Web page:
Calhoun Experimental Forest

Located in Union County, South Carolina, in the Southern Piedmont region and the heart of the Old South's cotton belt, the John C. Calhoun Experimental Forest is a 5082 acre (2057 hectare) area that has for nearly 70 years been the site of studies of land and water degradation caused by agricultural land uses.  The Calhoun was organized October 8, 1947 in response to USDA Forest Service efforts of the 1930s and 1940s that aimed to restore highly degraded soils, forests, and water of the Southern Piedmont. Shortly after World War II, the Calhoun Experimental Forest was established on land so eroded, gullied, and degraded by agriculture that they considered it "to represent poorest Piedmont conditions" (Metz, 1958). When the Calhoun Experimental Forest's laboratory with its scientific staff was abruptly closed in the early 1960s, data collection in its four experimental catchments terminated but records were archived at Coweeta Hydrologic Laboratory, holding the potential to be re-used if and when the catchments are re-instrumented. Today the Calhoun Experimental Forest is managed by the USDA Forest Service's Southern Research Station and Sumter National Forest, Enoree Ranger District.

The Calhoun Experimental Forest warrants our interest not only because of its special 60-year history of research, but also because the history and contemporary uses of the site reflect important structures, forcings, and change ongoing in the large areas of the world not well represented among the initial six CZOs.  The Calhoun's geologic substrata, landforms, vegetation, soil conditions, and land-use history are all closely comparable to conditions across much of the southeastern North America. The Calhoun's gently rolling to moderately steep landscapes are derived from granitic-gneiss which underlies nearly half of the Southern Piedmont (Richter and Markewitz 2001).  The Calhoun has a warm temperate climate with mean annual precipitation and temperature 1300 mm and 16°C, respectively.  Annual potential evapotranspiration averages 850 mm.  Common soil series at the Calhoun include the Cecil, Pacolet, Appling, Cataula, Madison, and Chewacla, which comprise many of the region's most common soils.  These advanced weathering-stage soils are common throughout the world in non-glaciated warm temperate regions and across the lowland tropics which are experiencing land-use pressures and conversions not dissimilar to those that have already affected the Calhoun.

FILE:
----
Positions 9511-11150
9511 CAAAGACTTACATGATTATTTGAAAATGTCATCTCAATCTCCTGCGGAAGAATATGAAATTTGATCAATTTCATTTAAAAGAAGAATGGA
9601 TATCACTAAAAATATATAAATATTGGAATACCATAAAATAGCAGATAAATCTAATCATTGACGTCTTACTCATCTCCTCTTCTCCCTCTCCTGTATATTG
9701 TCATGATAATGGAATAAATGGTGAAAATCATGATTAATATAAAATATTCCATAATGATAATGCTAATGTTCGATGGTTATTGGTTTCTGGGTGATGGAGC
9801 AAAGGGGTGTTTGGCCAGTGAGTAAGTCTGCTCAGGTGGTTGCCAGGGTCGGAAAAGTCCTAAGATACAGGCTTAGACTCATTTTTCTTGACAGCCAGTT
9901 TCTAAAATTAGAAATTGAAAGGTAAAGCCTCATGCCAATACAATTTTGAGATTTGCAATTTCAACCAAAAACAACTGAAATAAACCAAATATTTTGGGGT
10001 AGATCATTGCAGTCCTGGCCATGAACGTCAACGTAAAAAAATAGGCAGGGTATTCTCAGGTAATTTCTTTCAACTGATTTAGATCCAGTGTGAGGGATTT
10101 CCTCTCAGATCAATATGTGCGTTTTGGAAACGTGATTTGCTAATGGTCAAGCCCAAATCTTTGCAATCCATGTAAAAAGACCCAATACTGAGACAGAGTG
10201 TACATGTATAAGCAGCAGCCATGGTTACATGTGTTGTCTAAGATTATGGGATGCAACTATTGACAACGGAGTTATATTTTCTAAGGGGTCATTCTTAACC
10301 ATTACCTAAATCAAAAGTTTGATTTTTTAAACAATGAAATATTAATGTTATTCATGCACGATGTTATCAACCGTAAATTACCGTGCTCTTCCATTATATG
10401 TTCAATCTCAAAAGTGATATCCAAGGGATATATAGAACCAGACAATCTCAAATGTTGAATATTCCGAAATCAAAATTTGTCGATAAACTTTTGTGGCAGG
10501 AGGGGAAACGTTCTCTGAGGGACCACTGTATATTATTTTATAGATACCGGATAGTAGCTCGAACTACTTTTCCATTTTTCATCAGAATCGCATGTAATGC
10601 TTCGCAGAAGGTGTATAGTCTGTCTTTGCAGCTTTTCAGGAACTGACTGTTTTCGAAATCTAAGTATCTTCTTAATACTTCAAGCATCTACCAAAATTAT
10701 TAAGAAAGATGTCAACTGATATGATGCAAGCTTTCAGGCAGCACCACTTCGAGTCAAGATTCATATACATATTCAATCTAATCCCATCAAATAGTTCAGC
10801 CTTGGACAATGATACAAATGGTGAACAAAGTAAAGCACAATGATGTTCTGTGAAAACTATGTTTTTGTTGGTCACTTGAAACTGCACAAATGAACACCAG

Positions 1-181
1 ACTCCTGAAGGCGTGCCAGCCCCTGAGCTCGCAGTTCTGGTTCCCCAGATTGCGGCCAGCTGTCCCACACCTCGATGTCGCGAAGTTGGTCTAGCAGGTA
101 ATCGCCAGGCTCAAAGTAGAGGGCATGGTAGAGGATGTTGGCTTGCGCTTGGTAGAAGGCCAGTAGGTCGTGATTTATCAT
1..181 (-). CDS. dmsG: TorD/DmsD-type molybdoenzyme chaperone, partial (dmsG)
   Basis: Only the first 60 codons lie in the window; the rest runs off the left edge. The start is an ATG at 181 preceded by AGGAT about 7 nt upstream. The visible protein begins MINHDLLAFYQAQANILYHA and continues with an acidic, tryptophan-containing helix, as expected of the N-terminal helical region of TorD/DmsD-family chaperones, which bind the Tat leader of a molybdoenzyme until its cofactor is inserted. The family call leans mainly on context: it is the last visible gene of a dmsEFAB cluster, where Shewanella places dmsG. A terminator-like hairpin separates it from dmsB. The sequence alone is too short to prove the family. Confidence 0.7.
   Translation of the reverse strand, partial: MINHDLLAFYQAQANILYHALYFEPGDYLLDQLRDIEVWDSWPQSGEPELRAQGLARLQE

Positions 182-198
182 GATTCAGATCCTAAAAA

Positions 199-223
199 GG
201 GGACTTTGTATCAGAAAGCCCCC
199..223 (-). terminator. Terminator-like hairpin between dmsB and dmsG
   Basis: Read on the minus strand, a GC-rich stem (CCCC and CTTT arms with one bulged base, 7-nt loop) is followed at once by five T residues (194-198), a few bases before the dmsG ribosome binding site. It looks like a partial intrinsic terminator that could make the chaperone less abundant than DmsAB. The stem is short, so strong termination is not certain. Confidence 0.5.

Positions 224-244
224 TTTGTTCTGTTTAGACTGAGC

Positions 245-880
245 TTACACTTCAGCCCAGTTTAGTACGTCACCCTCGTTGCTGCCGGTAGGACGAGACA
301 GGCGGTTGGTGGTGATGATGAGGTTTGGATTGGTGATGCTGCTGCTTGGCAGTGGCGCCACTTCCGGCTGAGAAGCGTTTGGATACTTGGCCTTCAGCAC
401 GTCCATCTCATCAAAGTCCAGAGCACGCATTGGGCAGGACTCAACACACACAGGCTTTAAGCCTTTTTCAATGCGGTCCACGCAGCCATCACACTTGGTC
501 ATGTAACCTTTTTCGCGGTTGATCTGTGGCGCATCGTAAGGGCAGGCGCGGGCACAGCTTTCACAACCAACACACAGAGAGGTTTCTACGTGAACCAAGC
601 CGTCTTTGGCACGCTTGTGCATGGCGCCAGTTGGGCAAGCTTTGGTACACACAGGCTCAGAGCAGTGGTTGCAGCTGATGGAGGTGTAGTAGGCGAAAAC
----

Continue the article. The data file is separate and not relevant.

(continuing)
For the exact locations of our research sites, see the map of Calhoun CZO Water, Soil, and Forest Sampling sites.

References

Metz, L.J.  1958.  The Calhoun Experimental Forest.  USDA Forest Service Southeastern Forest Experiment Station, Asheville, NC., 24 p.

Richter, D.D., and D. Markewitz. 2001. Understanding Soil Change: Soil Sustainability over Millennia, Centuries, and Decades. Cambridge University Press, New York. 255 p.